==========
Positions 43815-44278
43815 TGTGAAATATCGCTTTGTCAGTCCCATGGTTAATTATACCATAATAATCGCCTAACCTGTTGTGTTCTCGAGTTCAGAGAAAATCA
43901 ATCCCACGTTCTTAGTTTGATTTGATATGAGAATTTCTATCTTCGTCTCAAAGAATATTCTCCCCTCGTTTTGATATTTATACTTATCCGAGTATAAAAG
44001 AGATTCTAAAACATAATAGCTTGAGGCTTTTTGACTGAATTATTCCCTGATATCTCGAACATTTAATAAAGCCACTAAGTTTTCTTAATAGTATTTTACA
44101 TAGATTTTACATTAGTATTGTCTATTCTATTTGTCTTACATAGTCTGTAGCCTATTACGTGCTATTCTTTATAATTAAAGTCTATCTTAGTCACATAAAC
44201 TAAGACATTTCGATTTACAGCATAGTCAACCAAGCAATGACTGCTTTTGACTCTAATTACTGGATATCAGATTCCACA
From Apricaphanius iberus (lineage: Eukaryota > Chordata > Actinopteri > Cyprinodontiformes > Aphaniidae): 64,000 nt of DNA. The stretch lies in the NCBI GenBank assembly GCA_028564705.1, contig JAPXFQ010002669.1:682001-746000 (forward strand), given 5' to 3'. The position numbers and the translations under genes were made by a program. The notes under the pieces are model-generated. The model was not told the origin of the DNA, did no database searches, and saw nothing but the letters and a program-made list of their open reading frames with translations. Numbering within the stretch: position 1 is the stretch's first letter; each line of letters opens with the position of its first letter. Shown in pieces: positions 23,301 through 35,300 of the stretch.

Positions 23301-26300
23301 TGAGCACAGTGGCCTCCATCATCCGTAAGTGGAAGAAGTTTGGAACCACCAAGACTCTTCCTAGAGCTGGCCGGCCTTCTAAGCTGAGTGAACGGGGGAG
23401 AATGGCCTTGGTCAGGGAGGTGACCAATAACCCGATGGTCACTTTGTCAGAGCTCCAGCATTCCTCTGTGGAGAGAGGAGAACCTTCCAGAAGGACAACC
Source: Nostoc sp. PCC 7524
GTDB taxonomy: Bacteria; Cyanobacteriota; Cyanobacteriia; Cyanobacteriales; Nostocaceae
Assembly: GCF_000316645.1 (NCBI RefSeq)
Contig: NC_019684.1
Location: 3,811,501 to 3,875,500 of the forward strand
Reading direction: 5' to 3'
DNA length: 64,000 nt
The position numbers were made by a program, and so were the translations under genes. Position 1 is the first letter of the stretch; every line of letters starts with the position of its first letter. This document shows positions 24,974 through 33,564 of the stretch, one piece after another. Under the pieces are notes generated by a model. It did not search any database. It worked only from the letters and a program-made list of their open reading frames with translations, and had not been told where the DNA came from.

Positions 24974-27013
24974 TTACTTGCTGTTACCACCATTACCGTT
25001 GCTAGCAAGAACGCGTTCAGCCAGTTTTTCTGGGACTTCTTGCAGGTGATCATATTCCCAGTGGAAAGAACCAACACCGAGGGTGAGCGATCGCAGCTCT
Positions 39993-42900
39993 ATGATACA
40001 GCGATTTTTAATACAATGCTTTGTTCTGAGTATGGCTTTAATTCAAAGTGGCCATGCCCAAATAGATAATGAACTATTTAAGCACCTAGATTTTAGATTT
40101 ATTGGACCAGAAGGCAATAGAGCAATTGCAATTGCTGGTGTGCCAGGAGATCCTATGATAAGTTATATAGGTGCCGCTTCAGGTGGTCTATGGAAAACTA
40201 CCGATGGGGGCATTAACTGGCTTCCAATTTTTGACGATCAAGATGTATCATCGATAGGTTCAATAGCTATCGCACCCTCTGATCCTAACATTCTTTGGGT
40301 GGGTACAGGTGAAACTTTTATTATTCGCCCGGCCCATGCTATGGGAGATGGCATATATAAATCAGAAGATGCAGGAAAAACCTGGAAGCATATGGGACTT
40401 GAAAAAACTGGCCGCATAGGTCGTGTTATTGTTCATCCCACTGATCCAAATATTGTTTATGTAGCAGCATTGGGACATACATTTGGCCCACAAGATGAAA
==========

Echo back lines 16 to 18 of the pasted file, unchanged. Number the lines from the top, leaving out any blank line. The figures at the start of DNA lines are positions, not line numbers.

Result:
Reading direction: 5' to 3'
DNA length: 64,000 nt
The position numbers were made by a program, and so were the translations under genes. Position 1 is the first letter of the stretch; every line of letters starts with the position of its first letter. This document shows positions 24,974 through 33,564 of the stretch, one piece after another. Under the pieces are notes generated by a model. It did not search any database. It worked only from the letters and a program-made list of their open reading frames with translations, and had not been told where the DNA came from.